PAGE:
Participant-centered learning is not scalable, so it's MOOC-resistant.
A couple of colleagues (in different fields) have shared MOOC-related worries with me. The logic goes, our research jobs are funded to a large extent by teaching, and if the need for teachers disappears, many schools will stop hiring expensive research faculty. Cathy "Mathbabe" O'Neil suspects MOOCs will have tragic consequences for mathematics research.
I'm not convinced.
As I see it, there are three main MOOC threats to traditional higher education: cost-effectiveness, brand equity of the schools offering the MOOCs, and quality of content. There's also one main visible weakness, certification.
Cost-effectiveness. The cost-effectiveness of MOOCs is the main argument I hear for "the end of universities as we know them," to which I say: if you can replace class X with videos of lectures and computer-graded problems sets, good riddance to class X.
Distance learning is an old proposition, it started with something called "a book." MOOCs add better media, the possibility of computer graded problem sets (for some fields, and requiring a significant investment in problem set design), and tutoring or discussion affordances.
But here's the crux: the scalable parts of MOOCs are the easy part of education. The hard part is motivating students, interacting with them and being responsive to their questions, taking the time to understand the reason for their incomprehension, and reacting in real time to information they bring into the class or developments in the field.
So, while MOOCs will work really well for highly motivated, studious students (nerds like me), the average student will need more personalized attention than is cost-effective to offer in large scale.
Repeat after me: Personalized attention doesn't scale.
True, many classes in many institutions of higher learning don't deliver anything more than the scalable parts of the MOOCs; no personalized attention or significant interaction with the students at all. Those classes are ripe for replacement by MOOCs, and that's good.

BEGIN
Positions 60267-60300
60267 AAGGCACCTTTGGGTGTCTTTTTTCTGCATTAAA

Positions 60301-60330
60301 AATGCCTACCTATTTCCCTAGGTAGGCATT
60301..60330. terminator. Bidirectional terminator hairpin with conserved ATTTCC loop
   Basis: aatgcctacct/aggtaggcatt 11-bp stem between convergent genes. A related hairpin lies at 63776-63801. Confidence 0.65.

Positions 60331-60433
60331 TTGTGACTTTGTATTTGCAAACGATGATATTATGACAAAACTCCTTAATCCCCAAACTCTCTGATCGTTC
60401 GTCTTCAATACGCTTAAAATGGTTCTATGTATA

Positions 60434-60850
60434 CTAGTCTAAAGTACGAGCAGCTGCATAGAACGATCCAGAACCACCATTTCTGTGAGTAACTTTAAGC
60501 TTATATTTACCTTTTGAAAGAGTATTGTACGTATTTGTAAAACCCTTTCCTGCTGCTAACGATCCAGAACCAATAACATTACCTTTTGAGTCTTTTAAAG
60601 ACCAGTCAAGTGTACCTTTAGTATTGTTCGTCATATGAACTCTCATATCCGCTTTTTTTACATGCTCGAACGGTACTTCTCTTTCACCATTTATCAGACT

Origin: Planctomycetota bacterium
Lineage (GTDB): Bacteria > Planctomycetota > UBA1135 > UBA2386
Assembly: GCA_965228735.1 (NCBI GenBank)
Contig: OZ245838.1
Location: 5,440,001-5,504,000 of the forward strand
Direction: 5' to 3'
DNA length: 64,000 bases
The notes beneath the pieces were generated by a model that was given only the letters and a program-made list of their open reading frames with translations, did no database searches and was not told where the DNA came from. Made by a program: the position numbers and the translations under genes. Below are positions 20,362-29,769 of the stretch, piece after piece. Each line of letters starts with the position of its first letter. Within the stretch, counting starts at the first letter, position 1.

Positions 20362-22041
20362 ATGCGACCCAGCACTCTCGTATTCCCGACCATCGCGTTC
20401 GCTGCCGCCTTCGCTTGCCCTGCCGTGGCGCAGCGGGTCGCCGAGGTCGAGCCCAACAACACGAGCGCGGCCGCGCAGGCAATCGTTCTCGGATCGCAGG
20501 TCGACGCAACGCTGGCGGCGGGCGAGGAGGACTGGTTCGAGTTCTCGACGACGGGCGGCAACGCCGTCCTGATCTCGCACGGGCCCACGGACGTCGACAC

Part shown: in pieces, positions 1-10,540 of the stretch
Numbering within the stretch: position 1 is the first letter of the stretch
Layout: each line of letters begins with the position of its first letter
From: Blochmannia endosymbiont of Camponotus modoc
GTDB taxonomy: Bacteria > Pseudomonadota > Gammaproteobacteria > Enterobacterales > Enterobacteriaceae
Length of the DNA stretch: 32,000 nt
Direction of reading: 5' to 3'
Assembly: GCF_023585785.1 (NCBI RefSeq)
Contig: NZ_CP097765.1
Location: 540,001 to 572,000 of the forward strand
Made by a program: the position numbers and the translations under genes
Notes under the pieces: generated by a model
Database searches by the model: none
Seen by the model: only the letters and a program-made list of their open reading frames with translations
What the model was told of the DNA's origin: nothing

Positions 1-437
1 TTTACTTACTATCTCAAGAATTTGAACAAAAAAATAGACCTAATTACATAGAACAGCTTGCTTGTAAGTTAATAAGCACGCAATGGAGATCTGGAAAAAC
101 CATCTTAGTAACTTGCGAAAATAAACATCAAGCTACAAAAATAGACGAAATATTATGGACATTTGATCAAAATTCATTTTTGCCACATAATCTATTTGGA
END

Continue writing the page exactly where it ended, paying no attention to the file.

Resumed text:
This is what gets me steamed about Mathbabe's post: if the professors don't add value to a student reading the textbook and solving the problem sets (that in many cases are straight off teachers' manuals from the textbook publisher and graded by teaching assistants), then what is the purpose of hiring someone with a deep understanding of the field a/k/a a research faculty member?
The answer to that lies in the value of an instructor with a deep understanding of the field to manage participant-centered learning (now called "flipped classroom" but in fact the only way anyone ever really learned any technical material was by practicing it).
Brand equity. Who wouldn't rather say "I took the Caltech Machine Learning course" rather than "I took the Cal State-Moraga Machine Learning course"? This is indeed a problem, but to a large extent it's a matter of brand credibility footprint, not a technological issue.
With prestigious schools creating extension campuses and joint ventures with other universities, MOOCs are only a small part of the problem. And let's remember that brand extensions are not one-way propositions; MOOC-rizing courses may dilute a school's brand equity. (So may having extension campuses, of course. Armani Exchange doesn't help the brand equity of Armani.)